The Defendant Went Bankrupt; Now What?

Any plaintiff’s lawyer will tell that you that it is never a good thing when a defendant files for bankruptcy.  The conventional wisdom says the chances of ever recovering anything from the “debtor” (the defendant’s new name in the bankruptcy court) is slim to none.  But there are still arrows in the quiver of the prepared and persistent trial counsel.  For example, although a trucking company may file for bankruptcy protection from its creditors, if there is a policy of liability insurance for the company, one can seek relief from the bankruptcy filing by agreeing to limit the recovery to the limits of the company’s liability coverage.  Janssen Malloy LLP partner Michael Crowley pursued such a course in a case involving our client, a woman struck from behind by a flat bed semi while riding her bicycle home from work.  After filing a lawsuit against the driver and the trucking company that employed him, the trucking company filed for bankruptcy.  We sought relief from the bankruptcy “stay” (the bankruptcy action puts a halt to all collection efforts against the debtor who filed for bankruptcy during the pendency of that proceeding), agreeing to limit our client’s recovery to the limits of the company’s commercial liability insurance coverage.  The bankruptcy court granted our petition, since our recovery would not prejudice other creditors seeking payment from the company’s assets.  We were able to resolve our client’s case for the $500,000 limits available under that insurance policy.
But what if there is no applicable insurance policy, and the uninsured defendant files for bankruptcy.  Again, it ain’t over til it’s over, as Yogi Berra would say. In a case handled by Janssen Malloy LLP, a contractor defendant was carrying no worker’s compensation insurance coverage, lacked any commercial liability insurance coverage, and was operating under a suspended state contractor’s license when our client suffered severe injuries on the job site when he fell from a second story deck under construction.  While the California Labor Code allows an injured worker to directly sue the employer when the employer fails to carry worker’s compensation insurance (normally not permitted if the employer follows the law and does carry worker’s compensation coverage), that is cold comfort to the injured plaintiff when the employer files for bankruptcy.  After we filed our lawsuit against the contractor employer, he filed for bankruptcy the day before his deposition was scheduled.  We again sought relief from the Chapter 13 bankruptcy stay (the “reorganizational bankruptcy” permitted under that chapter of the federal bankruptcy code), in order to take the defendant debtor’s deposition (sworn testimony under oath) as a “fact witness,” not for the purpose of collecting money from him outside the bankruptcy action.  We also filed a timely “creditor’s claim,” stating the damages in our client’s case for which the defendant debtor was responsible.  As the debtor made payments into the bankruptcy trustee’s account for the reorganizational plan of the debtor under Chapter 13, our client got pro rata payments proportional to the amount of his creditor’s claim.  Debtors are given five years to complete their Chapter 13 reorganizational plan (a high percentage of debtors never do complete the plan, which denies them the benefit of a discharge of their remaining debts in the bankruptcy).  The defendant debtor in our client’s case did complete the plan, and while the recovery is certainly less than our client deserves, it is better than no recovery at all.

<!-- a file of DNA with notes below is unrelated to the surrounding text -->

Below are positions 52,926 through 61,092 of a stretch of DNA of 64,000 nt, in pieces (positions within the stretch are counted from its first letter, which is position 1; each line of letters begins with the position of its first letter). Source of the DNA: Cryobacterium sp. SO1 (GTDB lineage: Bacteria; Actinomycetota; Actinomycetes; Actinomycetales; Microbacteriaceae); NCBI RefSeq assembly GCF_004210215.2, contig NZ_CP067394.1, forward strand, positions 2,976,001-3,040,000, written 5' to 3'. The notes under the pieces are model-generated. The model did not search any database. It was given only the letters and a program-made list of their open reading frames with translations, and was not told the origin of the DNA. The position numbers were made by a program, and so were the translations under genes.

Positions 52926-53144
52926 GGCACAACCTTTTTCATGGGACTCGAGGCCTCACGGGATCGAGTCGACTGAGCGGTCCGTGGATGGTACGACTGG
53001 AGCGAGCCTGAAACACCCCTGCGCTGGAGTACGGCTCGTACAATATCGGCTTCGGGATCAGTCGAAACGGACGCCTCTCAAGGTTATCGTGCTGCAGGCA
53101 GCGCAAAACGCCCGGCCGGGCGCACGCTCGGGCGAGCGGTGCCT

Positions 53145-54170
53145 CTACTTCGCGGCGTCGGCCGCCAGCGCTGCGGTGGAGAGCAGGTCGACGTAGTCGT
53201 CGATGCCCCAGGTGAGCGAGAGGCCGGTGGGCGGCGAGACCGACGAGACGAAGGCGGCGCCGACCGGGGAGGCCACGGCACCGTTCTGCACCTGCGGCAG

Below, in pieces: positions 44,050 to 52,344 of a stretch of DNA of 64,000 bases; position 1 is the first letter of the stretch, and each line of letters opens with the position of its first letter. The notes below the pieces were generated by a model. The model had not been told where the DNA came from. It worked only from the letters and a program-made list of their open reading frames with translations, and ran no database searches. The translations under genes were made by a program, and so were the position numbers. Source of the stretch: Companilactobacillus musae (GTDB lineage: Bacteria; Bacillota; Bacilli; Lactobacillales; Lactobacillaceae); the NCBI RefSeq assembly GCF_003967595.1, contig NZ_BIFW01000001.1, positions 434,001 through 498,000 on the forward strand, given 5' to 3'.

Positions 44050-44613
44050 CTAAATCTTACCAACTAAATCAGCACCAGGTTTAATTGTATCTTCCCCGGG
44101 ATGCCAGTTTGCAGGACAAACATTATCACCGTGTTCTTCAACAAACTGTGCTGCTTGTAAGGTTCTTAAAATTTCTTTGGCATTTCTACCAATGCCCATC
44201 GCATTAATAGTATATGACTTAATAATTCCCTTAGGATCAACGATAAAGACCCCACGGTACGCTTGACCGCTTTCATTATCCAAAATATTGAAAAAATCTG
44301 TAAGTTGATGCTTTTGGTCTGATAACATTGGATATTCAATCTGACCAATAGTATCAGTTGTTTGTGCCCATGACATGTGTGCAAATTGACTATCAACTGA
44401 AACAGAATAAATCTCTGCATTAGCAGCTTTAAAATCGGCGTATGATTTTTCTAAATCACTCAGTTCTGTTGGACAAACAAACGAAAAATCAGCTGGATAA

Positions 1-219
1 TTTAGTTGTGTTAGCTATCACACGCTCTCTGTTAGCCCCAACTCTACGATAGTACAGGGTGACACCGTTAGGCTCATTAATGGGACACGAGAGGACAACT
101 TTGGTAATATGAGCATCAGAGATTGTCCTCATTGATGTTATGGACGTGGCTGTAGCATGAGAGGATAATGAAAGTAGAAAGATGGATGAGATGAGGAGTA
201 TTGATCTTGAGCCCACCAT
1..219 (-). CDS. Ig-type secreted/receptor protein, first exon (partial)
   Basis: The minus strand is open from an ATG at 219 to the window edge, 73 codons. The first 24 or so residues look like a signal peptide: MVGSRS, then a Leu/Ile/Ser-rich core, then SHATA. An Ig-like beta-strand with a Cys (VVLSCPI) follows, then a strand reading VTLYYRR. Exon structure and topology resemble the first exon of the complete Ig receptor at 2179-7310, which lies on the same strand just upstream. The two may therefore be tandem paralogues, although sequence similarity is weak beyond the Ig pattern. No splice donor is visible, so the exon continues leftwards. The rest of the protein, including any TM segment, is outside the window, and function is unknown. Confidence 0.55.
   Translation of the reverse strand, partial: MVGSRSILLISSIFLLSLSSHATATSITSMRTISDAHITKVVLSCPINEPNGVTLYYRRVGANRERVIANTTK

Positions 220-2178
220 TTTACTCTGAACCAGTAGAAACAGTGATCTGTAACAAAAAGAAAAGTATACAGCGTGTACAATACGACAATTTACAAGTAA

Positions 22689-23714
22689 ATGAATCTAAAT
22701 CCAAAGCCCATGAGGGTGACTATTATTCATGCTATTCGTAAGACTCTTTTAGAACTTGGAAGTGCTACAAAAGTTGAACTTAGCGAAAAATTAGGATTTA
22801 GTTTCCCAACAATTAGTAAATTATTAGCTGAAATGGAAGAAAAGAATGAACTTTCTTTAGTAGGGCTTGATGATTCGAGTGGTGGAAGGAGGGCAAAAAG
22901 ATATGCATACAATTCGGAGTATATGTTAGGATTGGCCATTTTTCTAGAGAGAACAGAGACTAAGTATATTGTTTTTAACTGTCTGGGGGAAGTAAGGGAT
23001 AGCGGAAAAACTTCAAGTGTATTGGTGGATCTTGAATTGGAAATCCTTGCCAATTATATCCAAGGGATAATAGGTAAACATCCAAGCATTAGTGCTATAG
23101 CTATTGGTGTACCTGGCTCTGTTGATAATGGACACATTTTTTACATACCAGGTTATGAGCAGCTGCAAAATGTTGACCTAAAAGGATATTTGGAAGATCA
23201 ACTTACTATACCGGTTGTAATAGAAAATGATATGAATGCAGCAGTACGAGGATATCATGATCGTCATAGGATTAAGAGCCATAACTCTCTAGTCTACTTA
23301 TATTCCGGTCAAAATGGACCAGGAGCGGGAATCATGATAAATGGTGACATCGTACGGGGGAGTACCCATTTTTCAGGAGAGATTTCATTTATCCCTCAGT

The attorneys at Janssen Malloy LLP are experienced in litigating complex cases, and steering them through defendants’ efforts to avoid responsibility for their misconduct.  We stand ready to assist you and your family when the need arises.